The rallies, as positive as they were, had a peculiar feel about them. Since the ramp-up of its nationwide lockdown efforts, the US has seen over 30 million jobless claims, yet the S&P 500 index has risen by 21%. What is even more peculiar about this rally is how it has unfolded. On the day that it was announced that 6.6 million jobless claims had been reported in the previous week, the S&P 500 Index jumped over 6%. Towards the end of April, the worst US GDP number (4.8% Q/Q annualised contraction) recorded since the GFC was released, but the S&P 500 Index still gained over 2% on the day.
Human nature might go some way to explain this oddity. Stocks tend to derive their prices from the expectation of future events. However, it is human nature to try match the daily news with the daily stock price. The rally in stock prices is not because of the terrible jobs and GDP numbers. Rather, the markets had already fallen in anticipation of them. As the markets have risen over the past few weeks, investors’ hopes of a recovery are increasing. Why is this the case?
Despite economic and earnings data heading in the wrong direction, positive news stories on Covid-19 continue to emerge. Social distancing appears to be having the desired effect, stirring bullish expectations as talks of reopening global economies gain steam. In Europe, we have seen a flattening of the curve in the hardest-hit countries, Italy and Spain, and the growth rate of the virus appears to be slowing in France and Germany. The US overtook Europe as the epicentre of the virus but its curve appears to be flattening and estimates for the total number of deaths that will occur in the country, although tragically large, are now beginning to fall below predicted worst-case scenarios.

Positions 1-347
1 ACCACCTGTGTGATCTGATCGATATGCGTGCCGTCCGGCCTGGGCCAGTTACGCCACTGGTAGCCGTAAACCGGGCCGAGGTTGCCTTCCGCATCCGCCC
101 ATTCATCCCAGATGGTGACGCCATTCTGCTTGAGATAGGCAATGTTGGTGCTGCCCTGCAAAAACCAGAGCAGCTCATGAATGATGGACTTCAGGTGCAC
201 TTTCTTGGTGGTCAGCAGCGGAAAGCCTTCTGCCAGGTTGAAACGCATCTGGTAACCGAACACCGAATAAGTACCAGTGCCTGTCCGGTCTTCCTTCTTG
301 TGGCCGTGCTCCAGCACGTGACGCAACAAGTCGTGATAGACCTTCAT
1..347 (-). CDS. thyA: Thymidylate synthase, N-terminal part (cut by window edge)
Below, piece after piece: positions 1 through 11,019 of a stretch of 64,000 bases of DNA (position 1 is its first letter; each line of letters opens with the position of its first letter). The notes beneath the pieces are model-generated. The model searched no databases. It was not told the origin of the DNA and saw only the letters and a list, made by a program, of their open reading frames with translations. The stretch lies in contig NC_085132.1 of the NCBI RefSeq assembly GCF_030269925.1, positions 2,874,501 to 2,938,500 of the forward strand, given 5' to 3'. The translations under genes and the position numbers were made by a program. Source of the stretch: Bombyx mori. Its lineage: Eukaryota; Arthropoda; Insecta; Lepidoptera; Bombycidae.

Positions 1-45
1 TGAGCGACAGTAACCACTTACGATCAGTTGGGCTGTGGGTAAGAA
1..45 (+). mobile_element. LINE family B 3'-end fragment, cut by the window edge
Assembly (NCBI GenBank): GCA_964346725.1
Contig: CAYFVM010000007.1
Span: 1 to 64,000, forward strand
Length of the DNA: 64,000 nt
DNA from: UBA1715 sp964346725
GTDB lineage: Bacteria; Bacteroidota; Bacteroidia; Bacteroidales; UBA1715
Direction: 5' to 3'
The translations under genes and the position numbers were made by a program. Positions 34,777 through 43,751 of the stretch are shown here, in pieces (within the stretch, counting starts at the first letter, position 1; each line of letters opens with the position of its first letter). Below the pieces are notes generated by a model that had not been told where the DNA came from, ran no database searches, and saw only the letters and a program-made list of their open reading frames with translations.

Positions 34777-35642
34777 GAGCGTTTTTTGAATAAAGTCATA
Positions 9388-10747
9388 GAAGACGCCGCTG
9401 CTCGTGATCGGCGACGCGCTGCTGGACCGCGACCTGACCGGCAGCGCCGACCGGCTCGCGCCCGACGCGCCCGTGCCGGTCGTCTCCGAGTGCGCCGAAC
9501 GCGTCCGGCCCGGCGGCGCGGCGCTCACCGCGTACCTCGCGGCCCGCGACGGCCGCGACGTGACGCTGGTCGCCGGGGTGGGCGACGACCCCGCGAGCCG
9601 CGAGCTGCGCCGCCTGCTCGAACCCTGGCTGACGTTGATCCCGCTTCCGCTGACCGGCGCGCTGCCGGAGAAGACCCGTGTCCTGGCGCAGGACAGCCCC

Hopes of a recovery have also been boosted on positive news around potential vaccines and treatments. Gilead Sciences’ drug, Remdesivir, has shown some positive early signs when treating Covid-19 patients. Johnson and Johnson disclosed progress it has made on a vaccine to prevent Covid-19 and that the product could be ready in early 2021.